6. Picross 3D
This was actually one of my most anticipated games this year and it didn’t disappoint. While I don’t always know what 3 dimensional object I’m carving out of gray blocks, sometimes even after I’ve finished the puzzle, I always want to do another one. And that’s all any good puzzle game needs to do
Limbo toys with emotions few video games dare to: dread, regret, hope, and acceptance. It does so with daring choices: a strictly black and white art style and almost no music throughout. It could have taken the route of some arty games and forgotten about actually making the gameplay engaging, but it doesn’t forget that its still a game. In fact, it uses the craft of games to make players feel the helplessness of limbo itself when it takes away some of our controls or forces us into danger. Thats what really made me like Limbo: it was a game that expressed itself not only through incredible imagery, but through the power of its design.
I was skeptical of 256 player matches. I was nervous that Sony would charge a subscription fee. And the art style put me to sleep. But MAG exceeded my expectations while taking the rightful place as the PS3’s answer to Halo as the consoles preeminent exclusive FPS. That’s not to say it’s exactly like Halo, because it most certainly is not. It grander, more like the PC versions of the Battlefield games. But Battlefield 2 on the PC was still only built for 64 players while MAG drops 256 players into massive warzones. And it handles this almost gracefully with a communication command structure that subtly guides the 128 player teams towards their goals. I may not have always seen a hundred players on the screen, but I always felt like I was part of something bigger.
3. Assassin’s Creed: Brotherhood
When I heard of the ‘multiplayer Assassin’s Creed’, I wretched inside and hoped it wouldn’t mean I’d have to wait until 2012 for the next true sequel in the franchise. Then, a week ago, I found myself not only playing a direct sequel to AC2 that was better in every way imaginable, but also playing a mutliplayer mode so genius in its execution that I was made to feel truly regretful. Regretful that I had bought Assassin’s Creed 2 and beaten over a long Thanksgiving weekend, never to play it again, and made the idiotic mistake of only renting Brotherhood. I’m not sure I’ve done it before, but I’m almost sure that I’ll be buying a game after renting it, even having beaten the single player, just for the multiplayer mode. It’s just that good.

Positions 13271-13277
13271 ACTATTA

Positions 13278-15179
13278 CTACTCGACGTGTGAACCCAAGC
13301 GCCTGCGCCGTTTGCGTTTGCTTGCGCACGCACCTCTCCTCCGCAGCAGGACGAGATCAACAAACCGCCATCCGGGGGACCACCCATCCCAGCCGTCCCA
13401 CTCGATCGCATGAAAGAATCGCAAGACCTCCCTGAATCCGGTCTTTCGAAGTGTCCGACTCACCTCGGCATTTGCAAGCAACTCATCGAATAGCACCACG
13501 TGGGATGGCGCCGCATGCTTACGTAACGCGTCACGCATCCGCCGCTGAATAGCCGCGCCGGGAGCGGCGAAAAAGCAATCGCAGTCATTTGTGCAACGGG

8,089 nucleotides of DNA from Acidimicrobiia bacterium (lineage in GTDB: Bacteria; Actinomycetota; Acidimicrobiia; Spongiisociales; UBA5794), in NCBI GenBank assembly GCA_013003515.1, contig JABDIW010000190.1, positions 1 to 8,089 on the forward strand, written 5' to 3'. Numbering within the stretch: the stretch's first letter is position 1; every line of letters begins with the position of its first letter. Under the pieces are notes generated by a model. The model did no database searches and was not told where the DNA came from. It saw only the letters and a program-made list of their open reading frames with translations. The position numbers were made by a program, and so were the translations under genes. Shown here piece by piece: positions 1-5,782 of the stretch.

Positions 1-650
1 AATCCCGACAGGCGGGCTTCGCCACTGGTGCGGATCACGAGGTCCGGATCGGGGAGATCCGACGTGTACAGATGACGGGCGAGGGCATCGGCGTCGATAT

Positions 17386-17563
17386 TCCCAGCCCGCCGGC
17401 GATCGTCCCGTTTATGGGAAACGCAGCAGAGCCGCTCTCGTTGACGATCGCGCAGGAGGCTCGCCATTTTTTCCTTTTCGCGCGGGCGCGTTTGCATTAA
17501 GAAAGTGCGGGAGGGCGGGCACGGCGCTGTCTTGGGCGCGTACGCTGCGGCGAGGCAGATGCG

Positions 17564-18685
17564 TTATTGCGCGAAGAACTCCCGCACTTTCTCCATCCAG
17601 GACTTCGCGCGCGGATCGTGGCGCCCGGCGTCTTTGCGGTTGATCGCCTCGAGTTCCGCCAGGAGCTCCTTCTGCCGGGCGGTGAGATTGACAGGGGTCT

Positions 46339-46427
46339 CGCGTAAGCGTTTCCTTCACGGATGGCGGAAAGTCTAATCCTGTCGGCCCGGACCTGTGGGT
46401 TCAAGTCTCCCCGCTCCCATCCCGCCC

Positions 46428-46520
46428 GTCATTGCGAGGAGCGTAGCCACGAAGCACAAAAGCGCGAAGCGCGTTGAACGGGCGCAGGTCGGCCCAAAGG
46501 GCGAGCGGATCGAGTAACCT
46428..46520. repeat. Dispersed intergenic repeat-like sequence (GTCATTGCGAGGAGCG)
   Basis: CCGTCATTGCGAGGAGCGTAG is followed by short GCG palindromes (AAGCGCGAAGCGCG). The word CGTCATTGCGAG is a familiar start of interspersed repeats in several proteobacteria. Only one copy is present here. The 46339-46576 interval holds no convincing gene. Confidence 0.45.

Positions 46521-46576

2. Starcraft II
I’d been wait for this for literally a decade and it obviously didn’t disappoint. The campaign was polished with money into an interactive 3D movie. It’s 30 levels range from traditional one-man infiltrations and base building to train robberies and Night of the Living Zerg. The story’s ending turns the games universe on its head and utilizes a litany of units not even available in the multiplayer. Speaking of the multiplayer, I played enough to actually see insane minutae of the tactics possible in the game. Like looking on the face of God, I was both awed and frightened. And I can’t wait to make these master tactics my own.
1. Mass Effect
First thing’s first: Bioware/EA had better fix the fact that you can only import your save file from the same console you played the previous game on or I’m going to have to find a way to put my Xbox 360 in cryo-stasis until the 3rd game comes out. I actually played the game before I had the chance to play with my original character, but I still loved the game. It’s not hyperbole to say that the game has some of the most interesting, fully developed, multi-dimensional characters in any video game. The final boss looked a little silly, but the combat was fun, the conversations engrossing, and the finale more thrilling than the first games high-stakes conclusion.
Deadly Warriors – Never had an interest in the show, but the game is a fantastic party game. Matches go quick (sometimes with only one hit) and are ridiculously savage.
Dawn of War II: Chaos Rising – I probably played more of the first game this year, but I thought it was just too cool that I got to import my characters from the first games awesome RTS/RPG hybrid campaign.
Minecraft – I eventually had the epiphany that all my meticulous creations were utterly pointless, but for the brief time (20 hours+) I was dangerously addicted I wanted to do absolutely nothing else.
Just Cause 2 – My name is BOLO SANTOSI.
Darksiders – I haven’t the slightest bit of Zelda nostalgia, so this action adventure’s style and structure was completely new and fantastically engaging for me.